In general, strive to create workflows that are concise and contain only the essentials required for your project. Attempting to go above and beyond will lead to unnecessary complexity and make your workflow harder to manage and use.
The components that you create and define within your workflow should reflect your actual business processes. Theoretical processes might sound good when planning a project, but if they aren't actually associated with any specific business unit or operation, implementing them without significant testing is likely to create more problems than it solves.
You should also make sure that there are specific groups within your team who can carry out each part of your workflow, and that they have the tools they need to execute that process in the way it is defined in the workflow. Otherwise, you again run the risk of creating workflows that look great in Jira but are difficult to translate into action.
Before creating a workflow, assess the needs and perspectives of all stakeholders. Stakeholders include not just individuals or groups who will participate in the workflow as assignees, but also anyone impacted by the workflow's outcome. Understanding the needs of all relevant parties will help you avoid gaps in the process and better anticipate possible outcomes.
Workflow diagrams are a crucial resource for visualizing workflows and getting an at-a-glance understanding of how they operate. For this reason, it's worth investing some time in making sure the diagram is as clear and readable as possible. Use color-coding appropriately to help your team identify different components, and make sure that the diagram clearly shows how components relate to each other.
Instead of thinking of workflows as something that one person or team creates and everybody then uses, treat them as a resource that must be vetted by stakeholders before they are implemented. Test the workflow before it is rolled out to the general organization and continue to do so on an intermittent basis after it has been introduced. These tests help you identify shortcomings that should be addressed before the workflow is widely used and ways to improve the process down the line.
Jira allows you to configure a transition’s behavior in several ways. These configurations help to control transitions more rigidly in order to avoid unintended outcomes, as well as to automate parts of the workflow that would otherwise require manual effort by your team.
To configure a transition, choose Workflows from the Issues menu in Jira Settings, select the workflow you want to customize, then click Edit. Then click the transition arrow, choose a transition, and select the specific aspect of the transition that you want to configure.
Conditions specify prerequisites that must exist before a transition can be used. Failure to meet a condition will hide the transition from the user.
Conditions can control either who performs a transition or under what circumstances the transition is available. For example, a condition may require that the user is in the “Architect” role before they can use the transition “Start Design,” or that the transition “Complete Project” is unavailable for any issues that have outstanding subtasks.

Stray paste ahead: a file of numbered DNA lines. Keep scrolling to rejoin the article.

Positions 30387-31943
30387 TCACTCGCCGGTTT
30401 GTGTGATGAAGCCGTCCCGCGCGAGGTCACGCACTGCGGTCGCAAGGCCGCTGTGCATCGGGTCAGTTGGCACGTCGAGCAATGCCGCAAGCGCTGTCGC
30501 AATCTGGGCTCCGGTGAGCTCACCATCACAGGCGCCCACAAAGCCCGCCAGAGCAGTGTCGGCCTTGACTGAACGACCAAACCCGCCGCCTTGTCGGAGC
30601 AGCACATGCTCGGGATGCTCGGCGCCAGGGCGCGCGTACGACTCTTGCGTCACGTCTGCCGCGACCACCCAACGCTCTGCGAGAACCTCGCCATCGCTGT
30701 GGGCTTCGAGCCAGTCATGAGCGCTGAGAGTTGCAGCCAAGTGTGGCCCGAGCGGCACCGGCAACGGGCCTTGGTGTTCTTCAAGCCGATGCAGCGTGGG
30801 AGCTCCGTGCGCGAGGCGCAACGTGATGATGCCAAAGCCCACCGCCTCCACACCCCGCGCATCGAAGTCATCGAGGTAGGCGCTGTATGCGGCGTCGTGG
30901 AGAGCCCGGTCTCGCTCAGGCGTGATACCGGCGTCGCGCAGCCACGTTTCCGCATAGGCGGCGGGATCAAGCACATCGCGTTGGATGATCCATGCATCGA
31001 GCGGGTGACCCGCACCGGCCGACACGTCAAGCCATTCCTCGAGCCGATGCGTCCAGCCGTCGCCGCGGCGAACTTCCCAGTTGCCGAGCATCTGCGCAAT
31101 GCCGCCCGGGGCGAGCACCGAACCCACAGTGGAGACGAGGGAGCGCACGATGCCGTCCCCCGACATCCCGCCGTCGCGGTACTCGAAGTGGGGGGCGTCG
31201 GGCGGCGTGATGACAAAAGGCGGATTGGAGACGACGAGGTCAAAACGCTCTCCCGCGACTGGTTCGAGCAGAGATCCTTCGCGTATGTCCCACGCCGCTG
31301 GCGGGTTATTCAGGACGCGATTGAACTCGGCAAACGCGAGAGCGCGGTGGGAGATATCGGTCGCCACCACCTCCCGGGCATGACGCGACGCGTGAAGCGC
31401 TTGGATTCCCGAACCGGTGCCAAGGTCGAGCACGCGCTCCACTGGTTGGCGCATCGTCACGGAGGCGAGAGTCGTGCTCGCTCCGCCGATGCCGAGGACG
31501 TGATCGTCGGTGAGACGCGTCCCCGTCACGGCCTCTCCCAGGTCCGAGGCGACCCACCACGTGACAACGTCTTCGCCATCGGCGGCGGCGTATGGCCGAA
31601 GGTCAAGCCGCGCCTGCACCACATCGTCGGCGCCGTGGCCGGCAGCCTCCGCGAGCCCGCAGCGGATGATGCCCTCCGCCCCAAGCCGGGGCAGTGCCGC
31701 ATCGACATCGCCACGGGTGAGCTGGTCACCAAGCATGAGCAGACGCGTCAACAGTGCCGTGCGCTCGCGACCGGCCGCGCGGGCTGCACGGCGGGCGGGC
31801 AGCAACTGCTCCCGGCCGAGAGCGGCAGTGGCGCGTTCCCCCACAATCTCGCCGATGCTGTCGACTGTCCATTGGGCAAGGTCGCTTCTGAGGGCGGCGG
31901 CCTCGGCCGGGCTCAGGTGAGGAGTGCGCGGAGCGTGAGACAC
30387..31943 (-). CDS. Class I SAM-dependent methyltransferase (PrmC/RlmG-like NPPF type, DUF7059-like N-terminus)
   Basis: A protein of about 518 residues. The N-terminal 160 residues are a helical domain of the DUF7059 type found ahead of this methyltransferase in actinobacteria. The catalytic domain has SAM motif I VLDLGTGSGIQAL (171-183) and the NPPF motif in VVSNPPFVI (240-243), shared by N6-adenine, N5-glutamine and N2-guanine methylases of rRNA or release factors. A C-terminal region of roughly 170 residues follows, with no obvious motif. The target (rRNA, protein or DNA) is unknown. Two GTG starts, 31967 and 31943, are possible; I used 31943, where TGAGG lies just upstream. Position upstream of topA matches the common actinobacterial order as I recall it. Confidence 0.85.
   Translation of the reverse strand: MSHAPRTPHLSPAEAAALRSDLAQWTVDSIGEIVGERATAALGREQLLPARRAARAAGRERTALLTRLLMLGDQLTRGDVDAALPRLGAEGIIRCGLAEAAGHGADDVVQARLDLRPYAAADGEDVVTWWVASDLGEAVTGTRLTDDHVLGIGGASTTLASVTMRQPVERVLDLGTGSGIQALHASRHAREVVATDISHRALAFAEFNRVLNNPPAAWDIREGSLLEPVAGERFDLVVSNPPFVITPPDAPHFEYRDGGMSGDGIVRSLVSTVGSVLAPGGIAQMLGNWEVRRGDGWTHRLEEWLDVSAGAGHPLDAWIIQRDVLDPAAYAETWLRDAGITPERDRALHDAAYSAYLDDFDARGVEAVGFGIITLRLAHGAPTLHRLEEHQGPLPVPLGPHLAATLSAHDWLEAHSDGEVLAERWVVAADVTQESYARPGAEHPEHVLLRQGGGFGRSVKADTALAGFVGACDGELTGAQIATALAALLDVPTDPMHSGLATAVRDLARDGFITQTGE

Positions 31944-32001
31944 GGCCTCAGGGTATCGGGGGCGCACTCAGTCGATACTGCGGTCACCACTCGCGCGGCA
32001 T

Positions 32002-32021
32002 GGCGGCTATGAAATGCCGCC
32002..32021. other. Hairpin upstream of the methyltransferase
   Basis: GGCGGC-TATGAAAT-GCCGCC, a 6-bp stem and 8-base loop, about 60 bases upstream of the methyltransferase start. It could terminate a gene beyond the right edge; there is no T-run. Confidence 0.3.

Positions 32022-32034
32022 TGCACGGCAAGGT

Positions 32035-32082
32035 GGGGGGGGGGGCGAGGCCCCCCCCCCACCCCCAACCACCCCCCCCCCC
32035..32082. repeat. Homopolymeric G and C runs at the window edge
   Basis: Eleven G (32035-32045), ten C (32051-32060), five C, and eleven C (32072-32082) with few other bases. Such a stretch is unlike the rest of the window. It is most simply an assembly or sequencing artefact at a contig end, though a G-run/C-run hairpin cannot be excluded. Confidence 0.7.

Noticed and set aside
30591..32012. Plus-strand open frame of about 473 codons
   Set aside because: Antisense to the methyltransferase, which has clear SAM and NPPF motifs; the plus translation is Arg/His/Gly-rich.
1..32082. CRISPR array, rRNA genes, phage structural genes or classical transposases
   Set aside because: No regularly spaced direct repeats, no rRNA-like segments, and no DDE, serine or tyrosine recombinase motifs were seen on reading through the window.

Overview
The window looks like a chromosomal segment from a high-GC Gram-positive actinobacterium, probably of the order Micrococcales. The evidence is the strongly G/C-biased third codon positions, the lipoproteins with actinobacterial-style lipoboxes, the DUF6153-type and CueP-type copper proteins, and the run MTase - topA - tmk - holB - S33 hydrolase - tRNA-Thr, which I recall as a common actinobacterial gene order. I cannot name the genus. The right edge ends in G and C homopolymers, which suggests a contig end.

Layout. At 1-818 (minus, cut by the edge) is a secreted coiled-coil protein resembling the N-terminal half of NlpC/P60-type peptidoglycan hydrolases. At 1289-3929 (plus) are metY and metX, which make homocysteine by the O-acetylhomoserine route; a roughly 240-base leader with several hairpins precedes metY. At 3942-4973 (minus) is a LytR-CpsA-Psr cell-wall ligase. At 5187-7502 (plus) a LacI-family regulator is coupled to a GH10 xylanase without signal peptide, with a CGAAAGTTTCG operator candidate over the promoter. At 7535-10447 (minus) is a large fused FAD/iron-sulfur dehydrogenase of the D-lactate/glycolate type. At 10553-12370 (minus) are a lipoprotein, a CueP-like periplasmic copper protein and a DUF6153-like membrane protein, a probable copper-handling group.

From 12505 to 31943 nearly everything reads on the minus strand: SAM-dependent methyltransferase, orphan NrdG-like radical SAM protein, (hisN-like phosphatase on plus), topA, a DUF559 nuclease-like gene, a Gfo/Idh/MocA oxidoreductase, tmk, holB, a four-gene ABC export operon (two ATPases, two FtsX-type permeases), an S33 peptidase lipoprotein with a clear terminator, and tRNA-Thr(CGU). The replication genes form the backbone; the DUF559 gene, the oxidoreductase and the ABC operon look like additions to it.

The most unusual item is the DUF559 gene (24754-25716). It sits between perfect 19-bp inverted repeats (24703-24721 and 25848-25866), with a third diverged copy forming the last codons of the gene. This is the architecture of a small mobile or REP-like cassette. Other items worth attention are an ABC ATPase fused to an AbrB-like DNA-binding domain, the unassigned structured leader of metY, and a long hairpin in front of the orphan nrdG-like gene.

Validators require users to enter additional data before a process can continue. They are a useful tool for ensuring that team members include all necessary information before a process moves forward.
Post functions allow you to define additional processes that must be performed during a transition. For instance, if a transition starts a process, you can use post functions to require additional steps to be performed at the same time, such as creating related tasks.
Finally, you can customize transitions with triggers, which automate transitions when certain events occur. Triggers eliminate the need for your team to change the status of a process manually when a condition is met.
Jira also allows you to define properties at the level of an entire workflow, rather than defining transition-specific properties as explained above. Workflow properties can be used to restrict which actions can be performed for certain steps or transitions within a workflow. For example, you can prevent users from making changes to a field value once a certain condition, such as "Project Complete," has been met.
Atlassian’s Jira documentation includes details on which workflow properties can be defined.
Start Making Workflows Work for You
It's easy to create workflows in Jira, but it can be hard to optimize them to ensure that your business processes are as efficient as possible. You also need to integrate workflows with the rest of Jira in order to build the most effective project management solution for your team.
That's why it is wise to choose an experienced partner, like Contegix, to guide you in creating and managing your Jira workflows. Contegix is an Atlassian Platinum Solution Partner that specializes in managing Jira and similar tools, and we can help you with everything from performance slowdowns to integrating Jira and Confluence. Spend less time creating workflows and more time completing them: contact us today